Next Bipartisan Move in Congress May Be to Raise Gas Tax

In the short term, low gas prices are considered by most Americans as a good thing. After all, filling up the tank at $1.80/gallon gives the average consumer a little more disposable income to work with, which will lead to a slight increase in spending activity on other goods and services.

Many Americans, however, fail to see the long-term effects this not only has on the domestic oil industry (which has been covered on IVN), but on low- and middle-income consumers. According to The Hill, Republican lawmakers who promised not to raise taxes on Americans on the campaign trail are now considering the possibility of raising the federal gas tax for the first time in 20 years.

Democratic leaders, including U.S. House Minority Leader Nancy Pelosi (D-Calif.) and U.S. Senator Dick Durbin (D-Ill.), say “now is the time” to raise the 18.4 cent-per-gallon tax to pay for improvements to the nation’s infrastructure. And some Republican lawmakers are open to the idea.

“I just think that option is there, it’s clearly one of the options,” said Sen. Jim Inhofe (R-Okla.). Inhofe is the new chairman of the Senate Committee on Environment and Public Works.

The gas tax has not changed in two decades, and once it is raised, it is not likely lawmakers will revisit it when gas prices spike again. This will just create a heavier burden on low- and middle-income households who are finding the daily commute to work a little less stressful because of six-year-low gas prices.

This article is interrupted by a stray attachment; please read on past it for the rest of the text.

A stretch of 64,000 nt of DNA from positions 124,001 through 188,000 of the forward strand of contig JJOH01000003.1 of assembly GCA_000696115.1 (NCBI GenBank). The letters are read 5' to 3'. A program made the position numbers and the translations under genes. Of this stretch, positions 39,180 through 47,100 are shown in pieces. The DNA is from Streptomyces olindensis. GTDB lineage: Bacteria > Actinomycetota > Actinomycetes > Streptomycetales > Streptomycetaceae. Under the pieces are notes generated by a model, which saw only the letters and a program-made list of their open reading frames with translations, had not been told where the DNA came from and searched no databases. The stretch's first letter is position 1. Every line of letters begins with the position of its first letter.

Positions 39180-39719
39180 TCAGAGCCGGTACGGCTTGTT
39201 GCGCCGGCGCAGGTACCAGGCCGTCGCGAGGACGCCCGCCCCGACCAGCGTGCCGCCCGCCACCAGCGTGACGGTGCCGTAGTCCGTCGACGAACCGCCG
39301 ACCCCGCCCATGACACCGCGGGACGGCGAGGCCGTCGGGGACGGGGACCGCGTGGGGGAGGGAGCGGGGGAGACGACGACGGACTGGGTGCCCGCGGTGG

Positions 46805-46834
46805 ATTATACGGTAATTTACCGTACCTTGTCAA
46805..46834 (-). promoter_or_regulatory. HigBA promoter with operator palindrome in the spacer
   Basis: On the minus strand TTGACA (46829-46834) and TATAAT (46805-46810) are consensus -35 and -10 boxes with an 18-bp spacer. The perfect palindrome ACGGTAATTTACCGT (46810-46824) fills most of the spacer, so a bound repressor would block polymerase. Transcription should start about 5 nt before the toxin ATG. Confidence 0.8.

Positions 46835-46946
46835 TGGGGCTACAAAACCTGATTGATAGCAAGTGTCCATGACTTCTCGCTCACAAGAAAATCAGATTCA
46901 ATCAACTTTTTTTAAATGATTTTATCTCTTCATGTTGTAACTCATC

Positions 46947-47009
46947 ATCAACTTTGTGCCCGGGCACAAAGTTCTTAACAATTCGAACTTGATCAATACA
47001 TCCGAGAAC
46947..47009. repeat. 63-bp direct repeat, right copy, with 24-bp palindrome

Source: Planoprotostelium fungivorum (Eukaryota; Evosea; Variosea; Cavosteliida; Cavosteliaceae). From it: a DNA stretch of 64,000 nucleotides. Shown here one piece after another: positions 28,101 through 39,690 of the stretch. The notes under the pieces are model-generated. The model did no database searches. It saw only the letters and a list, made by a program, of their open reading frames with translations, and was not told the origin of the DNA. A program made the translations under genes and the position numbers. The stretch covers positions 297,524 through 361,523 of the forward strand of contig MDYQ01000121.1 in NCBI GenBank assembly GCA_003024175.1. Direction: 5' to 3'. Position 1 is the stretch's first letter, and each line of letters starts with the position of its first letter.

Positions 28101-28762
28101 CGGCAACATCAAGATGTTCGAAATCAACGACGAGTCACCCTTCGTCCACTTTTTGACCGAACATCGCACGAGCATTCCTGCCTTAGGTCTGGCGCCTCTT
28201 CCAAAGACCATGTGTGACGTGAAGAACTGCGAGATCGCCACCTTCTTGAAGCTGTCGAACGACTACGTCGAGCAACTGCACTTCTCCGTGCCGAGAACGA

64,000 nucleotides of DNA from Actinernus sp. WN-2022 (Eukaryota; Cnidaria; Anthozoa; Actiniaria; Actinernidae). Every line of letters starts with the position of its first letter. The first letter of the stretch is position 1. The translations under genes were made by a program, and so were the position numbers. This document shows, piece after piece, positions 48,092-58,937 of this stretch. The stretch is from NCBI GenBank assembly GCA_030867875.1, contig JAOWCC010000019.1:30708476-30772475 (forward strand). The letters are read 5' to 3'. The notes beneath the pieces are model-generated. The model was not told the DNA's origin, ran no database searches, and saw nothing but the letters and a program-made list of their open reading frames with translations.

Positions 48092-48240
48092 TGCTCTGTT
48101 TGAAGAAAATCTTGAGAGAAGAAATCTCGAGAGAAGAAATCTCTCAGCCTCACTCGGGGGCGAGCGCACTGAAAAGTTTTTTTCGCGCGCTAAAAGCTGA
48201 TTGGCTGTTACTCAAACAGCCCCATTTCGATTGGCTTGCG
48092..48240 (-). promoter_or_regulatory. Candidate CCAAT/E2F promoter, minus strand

Gas prices are not going to stay at the current levels forever. Eventually, they will rise again, and how high they rise will depend on the state of the domestic oil industry when the Saudis decide to stop glutting the global market with excess oil. Some theorize that the Saudis are working with the U.S. government to cripple the Russian economy (which depends heavily on oil production), but even if this was true, it is damaging the Russian economy at the expense of the U.S.’s oil industry, and major U.S. companies that rely on the domestic oil industry — like the United States Steel Corporation.

If the domestic oil industry is not strong enough to keep oil prices in check, Americans could see gas prices reach historic highs when the Saudis decides to tighten the spigot again. This is not meant to scare American consumers, but to put the issue in perspective. An increase in the gas tax will place a heavier burden on American households that hurt the most when the price of gas is high — specifically, low-income households.

For lawmakers, the time may be right to raise the federal gas tax, because it is a time when people will neither care nor pay attention because they are enjoying low prices at the pump. Yet, when gas prices do spike again, it will no longer be an issue the media will focus on, and people will likely forget about it. This is how Congress likes to operate.

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